• The bereaved therapist speaks: An exploration of humanistic therapists' experiences of significant personal bereavement and its impact on their therapeutic practice. A qualitative study using Interpretative Phenomenological Analysis

      Mintz, Rita; Broadbent, Jeanne R. (University of Chester, 2011-12)
      The death of a loved one is an event that can shatter the carefully constructed edifice of one's everyday life and which can cause us to question out basic assumptions about ourselves and the world we inhabit. The purpose of this study was to explore the lived experienes of four humanistic therapists who had suffered a significant bereavement, and how this had affected their therapeutic practice. I chose a qualitative approach to the research underpinned by the epistemological and philosophical paradigms of phenomenology. The method chosen for analysing the data was Interpretative Phenomenoliogical Analysis (Smith, Flowers & Larkin, 2009). Data was collected by using semi-structured interviews which were subsequently transcribed and analysed using an inductive, iterative approach that starts with the particular and builds up themse. Four master themes emerged from the data analysis comprising eight sub-themes. The findings suggest that bereavement is a unique experience that can be influenced by a variety of factors, and which can challenge one's sense of self and social identity. It can also result in personal growth and renewal as the bereaved relearn the world and reconstruct their identity. A major finding was the theme relating to the interface between the personal and professional and how continued professional development, including supervision, informed the participants' practice. Finally, the findings suggest that through the process of working through their own grief, the particpants' personal experience results in enhanced empathic understanding and connectedness in their therapuetuc relationships. The findings are generally consistent with other research in this area, although there are also significant differences. Further research in this area could involve a longtudinal study on the relationship between the changing impact on practice and the evolving process of grieving.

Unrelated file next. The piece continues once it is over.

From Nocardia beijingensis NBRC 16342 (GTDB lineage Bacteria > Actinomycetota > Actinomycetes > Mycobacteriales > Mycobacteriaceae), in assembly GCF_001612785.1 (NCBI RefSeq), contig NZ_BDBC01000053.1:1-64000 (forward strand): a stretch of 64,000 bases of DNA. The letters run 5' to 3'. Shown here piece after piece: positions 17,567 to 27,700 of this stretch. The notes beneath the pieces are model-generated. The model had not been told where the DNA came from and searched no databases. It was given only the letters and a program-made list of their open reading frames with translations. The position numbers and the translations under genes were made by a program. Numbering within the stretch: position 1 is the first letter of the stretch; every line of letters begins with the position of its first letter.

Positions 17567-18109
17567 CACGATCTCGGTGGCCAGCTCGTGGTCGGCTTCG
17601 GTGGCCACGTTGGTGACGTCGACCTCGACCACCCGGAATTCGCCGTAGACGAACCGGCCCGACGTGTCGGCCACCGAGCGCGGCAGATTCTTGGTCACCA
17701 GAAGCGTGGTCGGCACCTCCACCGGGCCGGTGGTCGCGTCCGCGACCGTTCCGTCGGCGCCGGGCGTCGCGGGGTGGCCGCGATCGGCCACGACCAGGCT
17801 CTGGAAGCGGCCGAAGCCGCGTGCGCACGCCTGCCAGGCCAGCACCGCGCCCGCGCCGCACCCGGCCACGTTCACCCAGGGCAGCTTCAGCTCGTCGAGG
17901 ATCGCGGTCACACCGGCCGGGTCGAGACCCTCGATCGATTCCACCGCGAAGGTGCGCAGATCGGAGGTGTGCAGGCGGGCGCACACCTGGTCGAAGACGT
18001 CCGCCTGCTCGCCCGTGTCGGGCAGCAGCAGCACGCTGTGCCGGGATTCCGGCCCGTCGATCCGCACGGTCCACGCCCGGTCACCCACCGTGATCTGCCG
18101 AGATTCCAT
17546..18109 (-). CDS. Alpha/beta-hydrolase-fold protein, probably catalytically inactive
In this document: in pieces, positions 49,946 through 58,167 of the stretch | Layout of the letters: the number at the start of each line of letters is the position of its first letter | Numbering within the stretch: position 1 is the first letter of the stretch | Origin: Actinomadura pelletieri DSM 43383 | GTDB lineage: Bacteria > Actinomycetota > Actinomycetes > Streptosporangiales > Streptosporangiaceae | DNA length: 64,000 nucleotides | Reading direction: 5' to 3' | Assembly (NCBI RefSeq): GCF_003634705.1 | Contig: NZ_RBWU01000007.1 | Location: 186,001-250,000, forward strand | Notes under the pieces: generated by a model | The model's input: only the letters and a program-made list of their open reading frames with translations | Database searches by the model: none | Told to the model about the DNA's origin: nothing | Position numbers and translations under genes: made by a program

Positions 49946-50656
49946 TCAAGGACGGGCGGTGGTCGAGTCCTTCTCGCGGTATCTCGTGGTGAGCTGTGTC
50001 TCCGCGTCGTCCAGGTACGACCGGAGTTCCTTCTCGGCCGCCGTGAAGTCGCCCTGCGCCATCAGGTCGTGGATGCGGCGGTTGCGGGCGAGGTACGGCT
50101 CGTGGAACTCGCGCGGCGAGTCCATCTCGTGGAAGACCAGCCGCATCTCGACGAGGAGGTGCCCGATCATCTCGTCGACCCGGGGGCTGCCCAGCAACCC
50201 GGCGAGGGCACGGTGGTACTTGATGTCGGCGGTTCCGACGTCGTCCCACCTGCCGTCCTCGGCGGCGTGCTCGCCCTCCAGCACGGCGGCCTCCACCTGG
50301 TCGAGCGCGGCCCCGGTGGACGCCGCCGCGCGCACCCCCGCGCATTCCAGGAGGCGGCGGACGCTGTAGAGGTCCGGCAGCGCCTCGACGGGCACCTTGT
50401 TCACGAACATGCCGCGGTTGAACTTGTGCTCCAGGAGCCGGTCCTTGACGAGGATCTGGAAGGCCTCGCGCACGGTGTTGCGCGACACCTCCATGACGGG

• Beyond the stereotypes: An exploration of female counsellors’ experience of working with male survivors of sexual abuse

      Parnell, Tony; Archdeacon, Jane (University of Chester, 2012-10)